- In Assassin's Creed IV: Black Flag you can get an achievement/trophy for successfully harpooning a white sperm whale.
- Metal Gear Solid V: The Phantom Pain contains numerous Moby-Dick references as part of its larger theme of Big Boss' descent into Revenge Before Reason.
- Borderlands: T.K. Baha's grudge against the skag Scar (ate his wife, took off his leg, and blinded him). His name is even an anagram of Ahab. Somewhat subverted in that T.K. himself doesn't go after Scar, but has the player do it for him. Since, you know, blind and crippled.
- Evolve has Torvald. Like Ahab, he lost his crew, his (space)ship, and part of his body to one particular member of a species of massive predators. Also like Ahab he had the missing parts replaced and sought out others who hunted the creatures in hopes of one day reuniting with his foe and slaying it. Unlike Ahab, he has not yet found his enemy. Someday perhaps.
- Codename: Kids Next Door:
- "Operation D.U.C.K.Y." features a giant rubber-duck robot that menaces a shipload of kids unwilling to take baths. The robot, of course, was called Moby Duck.
- In "Operation: A.F.L.O.A.T.", the same trope is used, this time with a giant white asparagus that confronts Sector V and is killed, whaling-style, by Stickybeard.
- The episode "Möbius Dick" gave this trope a Space Whale twist. It lampshades this trope, as the Space Whale Leela becomes obsessed with hunting feeds on obsession, so it naturally antagonizes ship captains. Leela eventually overwhelms the whale's will with a bigger obsession than revenge: finishing her delivery!
- In the episode "The Day The Earth Stood Stupid", the Giant Brain traps Fry and Leela into the book itself, where Ahab mistakes the Brain for Moby.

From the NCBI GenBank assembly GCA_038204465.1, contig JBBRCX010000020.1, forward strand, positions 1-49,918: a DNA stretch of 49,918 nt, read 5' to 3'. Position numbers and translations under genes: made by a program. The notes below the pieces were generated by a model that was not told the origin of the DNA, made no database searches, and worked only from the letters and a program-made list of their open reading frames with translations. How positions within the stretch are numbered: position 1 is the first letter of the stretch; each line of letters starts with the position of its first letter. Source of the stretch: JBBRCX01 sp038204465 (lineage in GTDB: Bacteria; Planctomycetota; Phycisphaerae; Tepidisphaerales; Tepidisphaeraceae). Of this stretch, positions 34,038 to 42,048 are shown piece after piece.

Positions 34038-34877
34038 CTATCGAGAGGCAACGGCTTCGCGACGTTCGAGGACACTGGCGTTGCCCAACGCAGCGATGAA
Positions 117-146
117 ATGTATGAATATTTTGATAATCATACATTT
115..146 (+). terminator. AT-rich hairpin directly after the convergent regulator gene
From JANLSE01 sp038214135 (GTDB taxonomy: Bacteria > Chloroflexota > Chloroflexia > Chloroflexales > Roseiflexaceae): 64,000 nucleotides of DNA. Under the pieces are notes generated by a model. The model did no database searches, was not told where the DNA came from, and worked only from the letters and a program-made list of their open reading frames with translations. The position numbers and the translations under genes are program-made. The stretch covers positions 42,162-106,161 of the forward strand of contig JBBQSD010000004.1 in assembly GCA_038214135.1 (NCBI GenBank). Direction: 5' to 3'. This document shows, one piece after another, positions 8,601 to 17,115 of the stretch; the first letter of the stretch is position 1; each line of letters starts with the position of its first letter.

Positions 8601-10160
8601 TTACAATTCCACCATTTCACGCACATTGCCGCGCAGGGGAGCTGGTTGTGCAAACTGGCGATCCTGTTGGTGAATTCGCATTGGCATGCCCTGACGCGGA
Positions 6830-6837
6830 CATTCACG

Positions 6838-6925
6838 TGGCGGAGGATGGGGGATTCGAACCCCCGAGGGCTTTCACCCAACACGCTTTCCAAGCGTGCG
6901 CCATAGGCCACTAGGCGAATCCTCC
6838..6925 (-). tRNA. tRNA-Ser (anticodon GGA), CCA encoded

- Thundercats 2011 used this trope for the episode "Ramlak Rising". Ahab-Homage Captain Koinelius Tunar, a Fishman who sails the sand sea, has sworn vengeance on the creature who destroyed his home and took his eye and leg. His nemesis the Ramlak is a giant Planimal, a Man-Eating Plant that's hybridized with the ambulatory capabilities of a Giant Squid. Like Captain Ahab, Tunar has degenerated into prizing Revenge Before Reason and shares Ahab's fate almost exactly, while quoting his dialogue.
- One episode of Dragon Tales had the main characters help a sky pirate hunt down a giant flying whale for eating his ship. At the end of the episode, they successfully capture the whale, and it turns out that the ship said whale ate was a toy ship.
- In the Woody Woodpecker short Dopey Dick the Pink Whale, Woody is press-ganged into helping a cowardly captain hunt down the whale that repeatedly tore his trousers.
- Phineas and Ferb had an entire episode called "The Belly of the Beast" referencing Moby-Dick.
- A story arc in Rocky and Bullwinkle starts off like this with Maybe Dick, before we learn that the whale is actually a submersible which Boris Badenov uses to steal treasure.
For many years all the men who go down to the sea in ships — sailors, fishermen, garbage scow captains - have heard and repeated the story of the Legendary Wailing Whale, Maybe Dick. Maybe Dick was supposed to be big enough to swallow a whole ship — maybe. He could swim faster than any vessel in the sea — maybe. And he had been seen by sailors whose reputations for sobriety were beyond reproach — maybe.
- There is a character in Disney's Aladdin: The Series who is obsessed with hunting down some sort of desert whale/shark. His quest is actually quite practical, as the belly of the sand shark is covered in precious jewels, but when he does catch it, he has no idea what he will do now, so he decides to cut the shark free and hunt it again.
- In the Storm Hawks episode "Leviathan", Stork turns into a Captain Ahab expy and becomes obsessed with hunting down the eponymous Leviathan after it swallows the Condor and Radarr.
- There's a Tom and Jerry short called "Dicky Moe" where Tom is on a ship trying to catch Jerry while the captain is trying to catch his white whale.